But Abrams said that the historic high turnout of black, Latino and Asian voters in the state — which nearly got her into office — vindicates her campaign's efforts to reach out and address the concerns of a swath of the electorate usually ignored.

"In our campaign we intentionally centered on people of color and marginalized communities. I proudly proclaimed myself an ally of the LGBTQ community, I talked about issues that were normally kept to the side or certainly avoided altogether in the Deep South," she said.

"Because I believe that people cannot vote for things that do not include them, and cannot be seen unless we speak them into existence."

She said that success will come from in embracing those who usually feel excluded from the political conversation, and giving them a voice.

"What I realised from my campaign — what we realised from the very beginning — is that people want to be seen. They want to be heard. They want to know that their lived experiences are valued and recognised and that the barriers that they face have the possibility of being eroded and moved away.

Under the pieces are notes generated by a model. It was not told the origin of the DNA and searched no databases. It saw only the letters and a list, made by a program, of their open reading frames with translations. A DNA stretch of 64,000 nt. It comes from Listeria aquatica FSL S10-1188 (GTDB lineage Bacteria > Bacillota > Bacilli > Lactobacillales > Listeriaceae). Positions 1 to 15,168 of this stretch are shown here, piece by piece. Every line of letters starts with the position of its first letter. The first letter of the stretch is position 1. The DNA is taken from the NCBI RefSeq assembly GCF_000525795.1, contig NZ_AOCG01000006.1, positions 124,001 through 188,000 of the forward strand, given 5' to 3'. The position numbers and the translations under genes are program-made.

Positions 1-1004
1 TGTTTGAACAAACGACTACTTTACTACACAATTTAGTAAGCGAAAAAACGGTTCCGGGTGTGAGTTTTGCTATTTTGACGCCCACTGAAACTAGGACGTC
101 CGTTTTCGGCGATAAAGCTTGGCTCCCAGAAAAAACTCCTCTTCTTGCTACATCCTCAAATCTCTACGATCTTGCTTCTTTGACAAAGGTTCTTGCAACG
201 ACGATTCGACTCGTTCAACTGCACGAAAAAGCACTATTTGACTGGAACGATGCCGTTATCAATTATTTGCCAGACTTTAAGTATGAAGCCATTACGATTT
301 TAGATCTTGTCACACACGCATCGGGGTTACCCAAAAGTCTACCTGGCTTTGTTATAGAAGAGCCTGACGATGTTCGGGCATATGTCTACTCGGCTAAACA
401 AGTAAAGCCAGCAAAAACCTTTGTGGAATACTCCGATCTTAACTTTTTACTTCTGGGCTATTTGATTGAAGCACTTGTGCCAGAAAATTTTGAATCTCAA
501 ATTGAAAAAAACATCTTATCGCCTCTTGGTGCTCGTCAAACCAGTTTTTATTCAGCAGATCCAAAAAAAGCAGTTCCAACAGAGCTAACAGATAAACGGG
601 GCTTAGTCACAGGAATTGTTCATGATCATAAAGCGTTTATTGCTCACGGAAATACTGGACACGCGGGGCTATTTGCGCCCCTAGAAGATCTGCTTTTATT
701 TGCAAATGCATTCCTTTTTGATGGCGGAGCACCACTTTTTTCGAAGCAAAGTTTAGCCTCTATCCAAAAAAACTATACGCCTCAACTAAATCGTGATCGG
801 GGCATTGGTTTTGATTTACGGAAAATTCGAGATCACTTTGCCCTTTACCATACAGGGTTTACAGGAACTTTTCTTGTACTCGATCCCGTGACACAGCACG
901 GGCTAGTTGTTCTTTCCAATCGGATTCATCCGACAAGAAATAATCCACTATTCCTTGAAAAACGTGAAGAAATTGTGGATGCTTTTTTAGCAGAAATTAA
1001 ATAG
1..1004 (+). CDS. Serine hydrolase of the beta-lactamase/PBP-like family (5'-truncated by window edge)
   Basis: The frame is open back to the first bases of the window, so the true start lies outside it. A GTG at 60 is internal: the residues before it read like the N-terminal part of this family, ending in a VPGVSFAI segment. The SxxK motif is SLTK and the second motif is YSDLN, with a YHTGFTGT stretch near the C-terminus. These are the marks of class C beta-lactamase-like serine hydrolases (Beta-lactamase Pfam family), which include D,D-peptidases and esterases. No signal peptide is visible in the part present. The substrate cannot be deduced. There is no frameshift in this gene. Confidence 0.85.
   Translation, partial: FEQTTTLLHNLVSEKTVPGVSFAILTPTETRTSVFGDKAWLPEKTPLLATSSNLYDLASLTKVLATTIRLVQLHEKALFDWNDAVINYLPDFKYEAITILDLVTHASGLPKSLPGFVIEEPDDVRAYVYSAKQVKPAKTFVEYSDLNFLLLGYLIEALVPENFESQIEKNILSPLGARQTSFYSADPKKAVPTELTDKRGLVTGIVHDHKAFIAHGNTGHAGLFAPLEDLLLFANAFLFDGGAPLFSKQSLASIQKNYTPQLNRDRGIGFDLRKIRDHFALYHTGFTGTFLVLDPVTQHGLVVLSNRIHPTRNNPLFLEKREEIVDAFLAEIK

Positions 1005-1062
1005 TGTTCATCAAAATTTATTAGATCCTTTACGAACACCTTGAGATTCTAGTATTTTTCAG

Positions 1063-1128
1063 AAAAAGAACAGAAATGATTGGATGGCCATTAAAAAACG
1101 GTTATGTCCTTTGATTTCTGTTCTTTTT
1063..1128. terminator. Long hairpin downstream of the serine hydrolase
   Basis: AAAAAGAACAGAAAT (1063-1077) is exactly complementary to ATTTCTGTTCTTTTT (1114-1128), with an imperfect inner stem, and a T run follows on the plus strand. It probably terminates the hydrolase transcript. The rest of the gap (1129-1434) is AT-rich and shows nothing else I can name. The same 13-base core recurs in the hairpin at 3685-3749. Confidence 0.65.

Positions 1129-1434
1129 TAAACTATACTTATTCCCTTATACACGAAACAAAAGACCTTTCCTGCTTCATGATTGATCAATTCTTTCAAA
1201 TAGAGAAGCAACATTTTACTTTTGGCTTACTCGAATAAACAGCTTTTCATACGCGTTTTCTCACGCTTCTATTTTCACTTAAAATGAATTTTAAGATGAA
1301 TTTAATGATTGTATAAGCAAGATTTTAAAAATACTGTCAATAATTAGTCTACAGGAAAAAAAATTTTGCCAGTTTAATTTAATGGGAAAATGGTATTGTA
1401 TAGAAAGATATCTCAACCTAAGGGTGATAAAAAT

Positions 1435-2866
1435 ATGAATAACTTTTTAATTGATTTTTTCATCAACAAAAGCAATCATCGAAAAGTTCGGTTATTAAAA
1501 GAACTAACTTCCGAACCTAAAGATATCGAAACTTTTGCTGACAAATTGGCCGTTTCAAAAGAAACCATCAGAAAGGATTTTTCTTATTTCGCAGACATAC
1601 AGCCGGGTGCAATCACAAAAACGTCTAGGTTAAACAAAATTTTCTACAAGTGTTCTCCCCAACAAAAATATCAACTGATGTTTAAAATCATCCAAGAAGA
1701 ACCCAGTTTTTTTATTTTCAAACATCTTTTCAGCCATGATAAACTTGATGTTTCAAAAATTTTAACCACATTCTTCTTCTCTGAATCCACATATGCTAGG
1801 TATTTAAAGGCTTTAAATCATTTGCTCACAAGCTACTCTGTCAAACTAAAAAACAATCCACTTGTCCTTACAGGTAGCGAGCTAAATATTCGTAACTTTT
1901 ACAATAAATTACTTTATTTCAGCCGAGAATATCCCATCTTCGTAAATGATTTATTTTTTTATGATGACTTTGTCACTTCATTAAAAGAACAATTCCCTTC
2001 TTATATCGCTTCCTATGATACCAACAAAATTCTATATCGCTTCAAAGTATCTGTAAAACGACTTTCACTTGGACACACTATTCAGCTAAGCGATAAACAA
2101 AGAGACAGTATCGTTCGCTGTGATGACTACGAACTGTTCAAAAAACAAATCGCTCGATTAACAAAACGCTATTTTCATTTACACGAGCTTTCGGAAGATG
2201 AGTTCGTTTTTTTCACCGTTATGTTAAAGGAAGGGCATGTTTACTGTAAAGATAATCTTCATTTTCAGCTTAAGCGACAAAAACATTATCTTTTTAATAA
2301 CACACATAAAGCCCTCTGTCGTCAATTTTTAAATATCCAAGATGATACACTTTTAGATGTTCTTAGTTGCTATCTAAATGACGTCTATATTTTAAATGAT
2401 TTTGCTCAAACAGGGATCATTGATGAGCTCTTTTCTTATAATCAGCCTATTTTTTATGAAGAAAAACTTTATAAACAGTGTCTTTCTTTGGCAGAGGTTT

"They want to know that being a member of a community that is disabled does not mean they are excluded from articipation.

She said that she was able to address the needs of diverse communities without alienating white voters — the most common fear of people who reject a focus on identity.

"Not only did we increase the turnout rates of all those communities of colour all those marginalized communities, I actually increased the white participation rate for Democrats for almost 25 years. This is what happens when identity politics takes center stage. All identities are recognised," she said.